Her father’s imminent death towers over everything. Her brother, normally industrious—a businessman like his father—has become morose, unable to focus on his business dealings and spending less and less time with his friends. He’s been to a church for the first time in years and questions Litiya in a low voice about the value of life and asks if anyone would notice if he is no longer there. He has taken to seeking her out as she practices and sitting on the floor with his eyes shut in meditation. The inventiveness that kept him constantly busy is now barely discernible. Once their father is gone and their mother has absconded, her brother’s manic highs and deepest lows will be hers to manage. 

Her mother claims she’s going to London as soon as the funeral is over. The city she loves. She’s never tired of telling her daughter of the year she spent there before she married, when her father was in the diplomatic service. Of course she’s been there many times since, but as a married woman. It was never the same. Once her husband is dead, she will be free. She’s even been on a diet, losing an inch of her waist and claiming to anyone who referred to it that it was the stress of taking care of her husband. Yet when the relations are ushered from the private ward, not knowing her daughter lingers at the door, she stays behind, whispering to her husband’s sleeping figure.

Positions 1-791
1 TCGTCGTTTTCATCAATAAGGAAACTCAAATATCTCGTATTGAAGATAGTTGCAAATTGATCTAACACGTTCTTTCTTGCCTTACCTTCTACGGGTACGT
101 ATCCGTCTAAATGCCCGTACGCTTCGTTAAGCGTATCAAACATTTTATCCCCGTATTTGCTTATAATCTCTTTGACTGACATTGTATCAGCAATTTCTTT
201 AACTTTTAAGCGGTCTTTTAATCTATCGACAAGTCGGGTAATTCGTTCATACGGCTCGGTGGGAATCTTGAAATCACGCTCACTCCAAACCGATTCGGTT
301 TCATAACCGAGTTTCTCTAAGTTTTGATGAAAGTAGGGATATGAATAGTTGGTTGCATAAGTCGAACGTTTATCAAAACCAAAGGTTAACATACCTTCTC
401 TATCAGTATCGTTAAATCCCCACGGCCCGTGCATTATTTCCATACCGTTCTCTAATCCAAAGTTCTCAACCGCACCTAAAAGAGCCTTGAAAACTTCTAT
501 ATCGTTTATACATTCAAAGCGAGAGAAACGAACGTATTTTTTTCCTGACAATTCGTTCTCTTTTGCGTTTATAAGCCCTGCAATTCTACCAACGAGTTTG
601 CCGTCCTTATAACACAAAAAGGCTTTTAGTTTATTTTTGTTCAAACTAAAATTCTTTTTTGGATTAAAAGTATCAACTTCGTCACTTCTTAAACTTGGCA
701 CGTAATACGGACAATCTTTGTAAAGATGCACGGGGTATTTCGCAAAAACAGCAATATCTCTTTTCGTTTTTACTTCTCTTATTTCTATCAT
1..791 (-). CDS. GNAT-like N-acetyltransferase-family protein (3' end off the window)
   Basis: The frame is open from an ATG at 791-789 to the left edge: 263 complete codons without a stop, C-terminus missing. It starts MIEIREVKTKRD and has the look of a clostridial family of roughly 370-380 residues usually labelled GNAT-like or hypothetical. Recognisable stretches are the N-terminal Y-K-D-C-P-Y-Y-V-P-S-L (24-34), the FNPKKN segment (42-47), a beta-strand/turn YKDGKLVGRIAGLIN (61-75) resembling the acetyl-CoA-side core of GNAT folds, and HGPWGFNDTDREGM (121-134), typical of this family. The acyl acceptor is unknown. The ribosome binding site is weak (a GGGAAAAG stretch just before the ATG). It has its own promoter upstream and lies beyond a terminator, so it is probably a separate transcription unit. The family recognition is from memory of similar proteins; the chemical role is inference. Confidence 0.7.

Close your eyes and dive. That’s what her father told his children.  

‘There’s nothing wrong with being with a man you don’t love,’ her mother told Litiya, quietly adding, ‘anymore.’ ‘And not everyone is lucky enough to have ever been in love,’ she said too. Litiya sometimes recalls the stories her mother told her of love at first sight, of being swept off her feet at nineteen. She had only touched the world, tasted it with the briefest flick of her tongue, and then found herself comfortable, yet within those boundaries that marriage creates, no matter how modern the marriage is understood to be. Then there are children, in her case two, that were not so much wanted as expected. Then when she meets a stranger’s child that looks far too much like her own for his parentage to be denied, she first prays to die and then finds life again, losing weight, reinventing herself as a glamorous wife, yet with a bedroom suite of her own with her own private garden that faces away from the rest of the house. 

Being married to Francis would not be easy. Luckily most people have a way of denying the clearly evident. Anyone who pondered too long about their marriage would realise it was a sham calculated by her father on his deathbed before he lost all influence. 

‘Why would you agree to this?’ Francis asks.

After talking of people they knew, prying from each other things they had in common, the question startles her.